Sacraments for Techno-sapiens 

Christian sacraments are the instruments ecclesia employs to gather and guide persons into the mystery of God. Could humanity be on the verge of another genesis that challenges people's fundamental notion of being human? A comprehensive sacramental system demarcating humankind's deepest longings, in natural rhythm with the seasons of life, giving way to a techno-age? Humankind is now endowed with instruments from science, that enable this species to reach further into the cosmos, convoluting its ideas of time, space, and what constitutes personhood. Will the church’s traditional sacramental construct remain relevant to emerging "beings" loaded with artificial intelligence for a post-pandemic age? 1 Pope Francis, (2014), in his weekly Wednesday general audience, said,

          The Church must be open and welcoming to whatever, or, whoever may seem socially foreign                    and unaccepted, adding: "If-for example-tomorrow an expedition of Martians came, and some                  of them came to us, here....Martians, right? Green, with that long nose and big ears, just like                            children paint. Moreover, one says, 'But, I want to be baptized!' How will homo-sapiens respond?"          

Conversations involving a hypothetical and futuristic techno-sapiens could discover new ways of animating what remains merely the dream of one common baptism. Baptism enacts, a spiritual re-entering into the womb, from which a new creation emerges.[1]  Death and rebirth are like two symbiotic actions moving people towards the mystery of God. Could COVID-19 usher in this long-awaited hope, by producing a radical new creation, constructed entirely of artificial intelligence? Would techno-sapiens fabricated with non-biological materials be sympathetic to interfacing with the carbon-based elements of the universe?

People born after 1981, in most societies, have never experienced a time,  without advanced and mobile telecommunications. Social media fabricates the new public square, resembling a potential womb that gives birth to techno-sapiens. In many communities, devices and websites, once prohibited, are now commonplace throughout daily living. Advanced telecommunication is as natural today as a scribbler and pencil were to earlier generations. Facebook controls breakout classrooms in cyberspace where users exchange ideas exercising few rituals. Lyotard (1984) declared, "The Internet is also producing a global community and redefining nationalism.[2]  Perhaps advanced technology will provide the means that finally enables the Gospel's' "Great Commission" to be fully realized?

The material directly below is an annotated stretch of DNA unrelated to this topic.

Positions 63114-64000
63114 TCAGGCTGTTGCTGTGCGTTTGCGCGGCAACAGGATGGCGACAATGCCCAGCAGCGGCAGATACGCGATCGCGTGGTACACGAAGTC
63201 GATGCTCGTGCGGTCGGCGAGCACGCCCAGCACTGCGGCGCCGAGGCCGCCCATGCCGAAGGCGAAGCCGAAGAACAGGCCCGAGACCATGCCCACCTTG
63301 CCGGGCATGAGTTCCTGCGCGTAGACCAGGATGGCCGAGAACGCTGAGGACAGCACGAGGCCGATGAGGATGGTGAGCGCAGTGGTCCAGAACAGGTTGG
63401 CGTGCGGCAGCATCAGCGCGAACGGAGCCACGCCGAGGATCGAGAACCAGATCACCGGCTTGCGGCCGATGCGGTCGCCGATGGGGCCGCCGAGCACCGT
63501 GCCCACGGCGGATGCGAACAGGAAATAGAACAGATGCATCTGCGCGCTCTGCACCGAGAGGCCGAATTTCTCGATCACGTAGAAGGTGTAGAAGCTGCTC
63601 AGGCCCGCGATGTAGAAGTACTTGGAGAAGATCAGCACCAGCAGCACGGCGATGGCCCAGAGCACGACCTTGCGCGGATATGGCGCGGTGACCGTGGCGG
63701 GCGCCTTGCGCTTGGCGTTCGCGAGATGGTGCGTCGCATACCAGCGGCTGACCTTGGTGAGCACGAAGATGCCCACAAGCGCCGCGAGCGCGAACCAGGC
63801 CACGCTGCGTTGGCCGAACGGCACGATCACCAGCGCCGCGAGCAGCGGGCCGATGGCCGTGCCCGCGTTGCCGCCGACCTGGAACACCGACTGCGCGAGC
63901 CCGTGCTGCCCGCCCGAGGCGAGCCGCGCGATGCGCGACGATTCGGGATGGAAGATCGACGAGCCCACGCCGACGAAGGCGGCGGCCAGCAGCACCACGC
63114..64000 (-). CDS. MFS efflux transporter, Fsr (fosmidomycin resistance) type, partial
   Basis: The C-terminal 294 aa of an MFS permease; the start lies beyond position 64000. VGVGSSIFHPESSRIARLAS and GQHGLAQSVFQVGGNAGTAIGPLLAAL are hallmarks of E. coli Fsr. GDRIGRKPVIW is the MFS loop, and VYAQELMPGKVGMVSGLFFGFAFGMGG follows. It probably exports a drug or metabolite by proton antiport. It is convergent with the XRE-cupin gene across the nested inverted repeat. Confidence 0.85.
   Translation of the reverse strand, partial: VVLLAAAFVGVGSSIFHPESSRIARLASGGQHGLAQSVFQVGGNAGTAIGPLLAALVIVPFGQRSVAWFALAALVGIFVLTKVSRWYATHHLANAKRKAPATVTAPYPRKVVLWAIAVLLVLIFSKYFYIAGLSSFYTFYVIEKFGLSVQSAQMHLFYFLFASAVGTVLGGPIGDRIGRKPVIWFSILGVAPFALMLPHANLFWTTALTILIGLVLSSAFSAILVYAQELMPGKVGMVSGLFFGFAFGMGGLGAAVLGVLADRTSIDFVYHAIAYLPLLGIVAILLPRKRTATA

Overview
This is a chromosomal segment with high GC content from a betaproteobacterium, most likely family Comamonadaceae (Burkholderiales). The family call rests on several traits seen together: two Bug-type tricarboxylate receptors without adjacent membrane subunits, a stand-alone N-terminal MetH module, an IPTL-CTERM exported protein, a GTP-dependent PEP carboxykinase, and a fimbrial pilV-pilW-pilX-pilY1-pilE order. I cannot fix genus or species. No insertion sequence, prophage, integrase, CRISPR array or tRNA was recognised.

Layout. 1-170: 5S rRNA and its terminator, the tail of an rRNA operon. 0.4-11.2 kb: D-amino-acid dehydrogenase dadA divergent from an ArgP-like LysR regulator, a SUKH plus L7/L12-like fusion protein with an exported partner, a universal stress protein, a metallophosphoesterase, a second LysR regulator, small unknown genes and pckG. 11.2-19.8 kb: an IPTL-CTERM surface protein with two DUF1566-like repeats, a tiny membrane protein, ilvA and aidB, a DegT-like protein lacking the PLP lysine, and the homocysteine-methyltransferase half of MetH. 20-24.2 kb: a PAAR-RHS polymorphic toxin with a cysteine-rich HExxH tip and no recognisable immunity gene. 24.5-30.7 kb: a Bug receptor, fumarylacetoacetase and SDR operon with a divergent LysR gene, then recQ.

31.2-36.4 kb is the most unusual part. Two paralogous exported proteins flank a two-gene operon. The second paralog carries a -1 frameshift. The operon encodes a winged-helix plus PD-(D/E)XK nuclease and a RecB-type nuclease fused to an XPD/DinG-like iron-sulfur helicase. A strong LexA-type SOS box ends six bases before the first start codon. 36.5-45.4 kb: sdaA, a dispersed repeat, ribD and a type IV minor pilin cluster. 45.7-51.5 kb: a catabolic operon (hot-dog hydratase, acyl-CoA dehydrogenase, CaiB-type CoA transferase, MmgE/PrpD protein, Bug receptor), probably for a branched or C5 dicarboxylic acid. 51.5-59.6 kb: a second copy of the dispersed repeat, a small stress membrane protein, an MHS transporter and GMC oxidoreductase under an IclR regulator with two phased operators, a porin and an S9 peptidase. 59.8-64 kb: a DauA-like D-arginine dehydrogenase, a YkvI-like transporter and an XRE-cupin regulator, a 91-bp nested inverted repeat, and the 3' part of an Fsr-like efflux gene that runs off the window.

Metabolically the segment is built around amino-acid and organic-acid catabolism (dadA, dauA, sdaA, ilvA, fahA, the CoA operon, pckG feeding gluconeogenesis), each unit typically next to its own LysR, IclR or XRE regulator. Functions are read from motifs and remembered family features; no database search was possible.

All authority in heaven and on earth is given to me.  Therefore, go and make disciples of all

          the nations, baptizing them in the name of the Father and of the Son and the Holy Spirit, and                        teaching them to obey everything I have commanded you. Moreover, know surely I am with you                always, to the end of the age.[3]

 

Technology broadens access to education, transforming this social domain into a profitable enterprise. Although not a recent or unique phenomenon, human commoditization pursues markets first, easily derogating people into objects for exploitation, rather than subjects onto themselves. Open websites such as Wikipedia and YouTube have become cyber worship places, like the narthex of a church. However, access to live streaming  technology is not universal, and societies still attach a stigma to people, with, and without access to technology. Rural parishes are struggling to remain open while emerging mega-churches raise concerns that sacramental praxis may soon mean another trip to the city. A shift in demographics, provoked by new economic paradigms, may well be responsible for maintaining  inequalities between urban and rural dwellers. Statistics Canada shows a gradual detachment from the land and sea as people migrate to densely populated cities. Perhaps COVID-19 will trigger a reversal of that rural to urban migration? [4]

 

Throughout development, people have imagined many metaphors and rituals to express their understanding of God. Some include the expert naturalist, the vengeful judge, the benevolent ruler, Creator, timekeeper, father/mother, etc. When John the Baptist was in prison and heard of Jesus, he sent his disciples to ask, "Are you the 'One' (the Messiah) to come or are we to wait for another?" Jesus referred his inquirers to the book of Isaiah, saying, "Go and tell John what you hear and see, the blind receive their sight, the lame walk, the deaf hear, the dead are raised, and the poor have good news brought to them."[5]  In a sense, a movement toward techno-sapiens, could be just another inquiry towards discovering the Kingdom of God. Was Jesus' response to John the Baptist linked to today's advances in modern-day prosthetics, ophthalmology, otolaryngology, and bio-medics? Modernity indeed witnesses the lame walk, blind see, deaf hear, and the dead kept virtually alive. Techno-sapiens anchored in Christian values could more fully enact the commission given to its species predecessor. Sacraments never cease inviting people to continue the work inaugurated by Jesus, while humbly acknowledging that the project remains far from complete.

 

[1] A hypothetical debate in which techno and Homo sapiens, might engage, in uncanny ways, modeled on processes raised between European and Indigenous peoples.

[2] The Internet could become modern public infrastructure today’s evangelists must embrace to enact the Great Commission of Jesus.

[3] See Mat28: 18-20.

[4] Canada 2020 population was estimated at 37,742,154 people at midyear according to UN data. The nation’s population is equivalent to 0.48% of the total world population.

[5] See Mat 11:2-6